22 Amazing Photos Show What America Looked Like When Alcohol Was Illegal During the 1920s and 1930s

The prohibition of alcohol in the United States lasted for 13 years during the 1920s and 30s. It is one of most famous—or infamous—times in recent American history. While the intention was to reduce the consumption of alcohol by eliminating businesses that manufactured, distributed, and sold it, the plan backfired.

Considered by many as a failed social and political experiment, the era changed the way many Americans viewed alcoholic beverages. It also enhanced the realization that federal government control cannot always take the place of personal responsibility.

We associate the Prohibition era with gangsters, bootleggers, speakeasies, rum-runners, and an overall chaotic situation in respect to the social network of Americans. The period began in 1920 with general acceptance by the public. It ended in 1933 as the result of the public’s annoyance with the law and the ever-increasing enforcement nightmare.

Police in New York City pour liquor from a barrel down a sewer during a 1921 raid.
Tears mingle with strong beer in Newark, New Jersey, as prohibition agents destroy the unlawful liquor seized in a Hoboken raid on June 18, 1931.
Huge black-and-white posters printed in bold type serve as notice that a Chicago business had been closed by the federal courts for violations of the Volstead Act.
A driver tries to ensure his safety with a banner on his vehicle that reads, “I’m not a Bootlegger. Don’t shoot, I’ll stop,” near the Mexico border in 1929.
The shoe of an alcohol smuggler who had been arrested at the Canadian border is strapped with wooden soles in the form of cattle hooves to camouflage their border crossing, circa 1924.
Bottles of Scotch whisky smuggled in hollowed-out loaves of bread are confiscated by police on June 12, 1924.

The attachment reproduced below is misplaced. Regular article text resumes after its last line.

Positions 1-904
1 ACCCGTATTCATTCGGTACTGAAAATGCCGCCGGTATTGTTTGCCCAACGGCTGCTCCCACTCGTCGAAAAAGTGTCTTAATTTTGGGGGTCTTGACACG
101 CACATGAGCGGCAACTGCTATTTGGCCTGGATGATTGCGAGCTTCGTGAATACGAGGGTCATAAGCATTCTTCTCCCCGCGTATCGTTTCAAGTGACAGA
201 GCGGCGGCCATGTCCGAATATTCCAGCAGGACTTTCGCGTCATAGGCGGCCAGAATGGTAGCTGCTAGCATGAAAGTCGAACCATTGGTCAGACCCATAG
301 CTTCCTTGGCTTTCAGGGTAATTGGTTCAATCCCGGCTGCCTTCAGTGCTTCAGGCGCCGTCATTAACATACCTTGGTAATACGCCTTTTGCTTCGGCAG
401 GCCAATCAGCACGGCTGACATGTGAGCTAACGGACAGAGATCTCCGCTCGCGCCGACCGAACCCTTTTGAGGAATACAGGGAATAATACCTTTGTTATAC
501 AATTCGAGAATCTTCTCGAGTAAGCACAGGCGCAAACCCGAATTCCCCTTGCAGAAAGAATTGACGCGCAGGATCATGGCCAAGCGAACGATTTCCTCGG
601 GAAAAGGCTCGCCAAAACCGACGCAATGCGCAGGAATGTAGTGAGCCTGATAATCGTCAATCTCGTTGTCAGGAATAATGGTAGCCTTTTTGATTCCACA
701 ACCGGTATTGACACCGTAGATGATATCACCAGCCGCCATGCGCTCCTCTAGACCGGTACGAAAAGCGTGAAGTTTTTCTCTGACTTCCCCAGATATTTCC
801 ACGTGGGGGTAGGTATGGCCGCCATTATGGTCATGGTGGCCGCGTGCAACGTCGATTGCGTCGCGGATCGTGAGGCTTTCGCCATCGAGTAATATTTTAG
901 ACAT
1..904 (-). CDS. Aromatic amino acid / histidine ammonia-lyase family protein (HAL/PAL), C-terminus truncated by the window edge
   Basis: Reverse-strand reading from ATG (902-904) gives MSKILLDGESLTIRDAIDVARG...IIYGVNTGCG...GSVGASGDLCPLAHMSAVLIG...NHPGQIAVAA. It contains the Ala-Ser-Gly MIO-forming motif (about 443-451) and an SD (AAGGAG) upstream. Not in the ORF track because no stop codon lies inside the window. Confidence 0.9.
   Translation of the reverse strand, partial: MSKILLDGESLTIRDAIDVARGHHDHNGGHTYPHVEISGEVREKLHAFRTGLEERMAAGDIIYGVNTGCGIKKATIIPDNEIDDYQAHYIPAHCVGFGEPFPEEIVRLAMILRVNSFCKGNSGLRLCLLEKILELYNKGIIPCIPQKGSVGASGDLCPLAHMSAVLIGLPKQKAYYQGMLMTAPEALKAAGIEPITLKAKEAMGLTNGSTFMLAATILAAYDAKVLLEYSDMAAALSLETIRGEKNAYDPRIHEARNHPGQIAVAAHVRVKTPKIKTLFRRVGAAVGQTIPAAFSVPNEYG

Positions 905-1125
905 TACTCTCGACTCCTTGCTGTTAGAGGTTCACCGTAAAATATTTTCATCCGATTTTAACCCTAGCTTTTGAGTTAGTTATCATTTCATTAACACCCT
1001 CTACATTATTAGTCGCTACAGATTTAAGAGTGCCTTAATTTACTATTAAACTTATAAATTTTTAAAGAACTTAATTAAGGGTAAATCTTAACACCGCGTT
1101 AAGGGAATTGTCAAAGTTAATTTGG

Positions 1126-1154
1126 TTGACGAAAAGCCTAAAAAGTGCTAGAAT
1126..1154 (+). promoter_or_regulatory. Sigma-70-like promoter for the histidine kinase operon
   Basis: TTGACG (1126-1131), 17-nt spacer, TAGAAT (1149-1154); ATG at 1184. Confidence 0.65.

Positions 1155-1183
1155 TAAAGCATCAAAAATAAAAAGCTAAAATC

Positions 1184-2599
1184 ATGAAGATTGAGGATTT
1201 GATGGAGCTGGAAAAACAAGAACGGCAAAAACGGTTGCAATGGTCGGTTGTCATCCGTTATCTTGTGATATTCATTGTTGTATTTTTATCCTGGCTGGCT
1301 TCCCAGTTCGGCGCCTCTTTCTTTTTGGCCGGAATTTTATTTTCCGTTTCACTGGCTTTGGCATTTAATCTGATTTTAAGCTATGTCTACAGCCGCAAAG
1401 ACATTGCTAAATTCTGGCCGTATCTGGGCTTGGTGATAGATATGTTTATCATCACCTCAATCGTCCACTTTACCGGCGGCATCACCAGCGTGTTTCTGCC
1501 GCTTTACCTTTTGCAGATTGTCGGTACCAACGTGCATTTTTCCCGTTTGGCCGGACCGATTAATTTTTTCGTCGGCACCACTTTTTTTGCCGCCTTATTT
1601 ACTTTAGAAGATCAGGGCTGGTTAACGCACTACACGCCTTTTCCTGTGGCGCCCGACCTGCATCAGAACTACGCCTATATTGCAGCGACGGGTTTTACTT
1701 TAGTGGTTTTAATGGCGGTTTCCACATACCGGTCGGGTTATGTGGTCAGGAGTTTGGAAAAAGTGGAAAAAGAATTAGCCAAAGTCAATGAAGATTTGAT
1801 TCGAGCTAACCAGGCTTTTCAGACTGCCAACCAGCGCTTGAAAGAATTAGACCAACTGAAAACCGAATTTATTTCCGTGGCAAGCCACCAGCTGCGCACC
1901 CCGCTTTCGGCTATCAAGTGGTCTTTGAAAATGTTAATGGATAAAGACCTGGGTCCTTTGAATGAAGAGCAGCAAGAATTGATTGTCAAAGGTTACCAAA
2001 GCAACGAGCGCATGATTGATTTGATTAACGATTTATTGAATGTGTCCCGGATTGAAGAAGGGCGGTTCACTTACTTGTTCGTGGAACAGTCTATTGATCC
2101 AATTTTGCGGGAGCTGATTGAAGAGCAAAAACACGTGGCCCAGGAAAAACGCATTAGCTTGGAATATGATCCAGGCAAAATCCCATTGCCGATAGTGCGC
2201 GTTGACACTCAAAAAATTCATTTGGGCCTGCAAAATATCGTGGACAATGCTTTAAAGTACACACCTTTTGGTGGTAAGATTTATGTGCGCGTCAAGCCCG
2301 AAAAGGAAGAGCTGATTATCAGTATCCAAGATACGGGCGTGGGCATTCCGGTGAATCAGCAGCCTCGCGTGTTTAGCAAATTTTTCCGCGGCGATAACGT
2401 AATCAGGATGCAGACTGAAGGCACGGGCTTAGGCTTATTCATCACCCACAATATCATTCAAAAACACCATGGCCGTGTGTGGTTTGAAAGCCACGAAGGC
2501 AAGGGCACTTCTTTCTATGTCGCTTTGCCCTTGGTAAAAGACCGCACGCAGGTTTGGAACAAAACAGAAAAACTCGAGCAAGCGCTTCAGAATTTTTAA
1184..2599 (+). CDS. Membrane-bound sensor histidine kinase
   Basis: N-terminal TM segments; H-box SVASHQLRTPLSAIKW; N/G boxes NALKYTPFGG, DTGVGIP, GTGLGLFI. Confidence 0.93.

Groups of young people playfully pose with illegal drinks, circa 1922.
Two police officers drink from flasks by their car, circa 1930.
A woman demonstrates how to use a Prohibition-era book to conceal a liquor flask in 1927.
A woman uses a dummy book, titled The Four Swallows, as a hiding place for liquor during Prohibition in 1925.
A woman shows off her new initialed garter flask, which had become the latest rage in 1926.
A potential customer examines an enterprising advertisement for an illegal speakeasy during Prohibition in the 1920s.
Children watch as a prohibitionist destroys a barrel of beer with an ax during the 1920s.
Police officers raid a Long Island, New York, home to find $20,000 worth of booze on Jan. 26, 1930.
Four women chug bottles of illegal liquor, circa 1925.
A woman demonstrates how her overcoat conceals two tins of booze strapped to her thighs on Sept. 3, 1928.
More than 40,000 demonstrators gather in Military Park, Newark, on Nov. 1, 1931, to oppose the ban of alcohol in the US.
President Franklin D. Roosevelt signs the Cullen-Harrison Act, or “Beer Bill,” the first relaxation of the Volstead Act, on Mar. 22, 1933. The new law allowed the sale of beer and wine containing 3.2% alcohol starting at midnight on April 6.
Partygoers celebrate the end of Prohibition amid a tangle of confetti and ribbons in 1933.
Workers in Brooklyn unload cases of liquor from marble blocks, which were used to conceal alcohol before the repeal of Prohibition, in October 1933.
Bartenders at Sloppy Joe’s bar in Chicago pour a round of drinks on the house for a large group of smiling customers as it was announced that the 18th Amendment had been repealed and Prohibition had been removed from the US Constitution after 13 years.
A woman serves drinks to a crowd of men who are joyfully celebrating the repeal of Prohibition in 1933.

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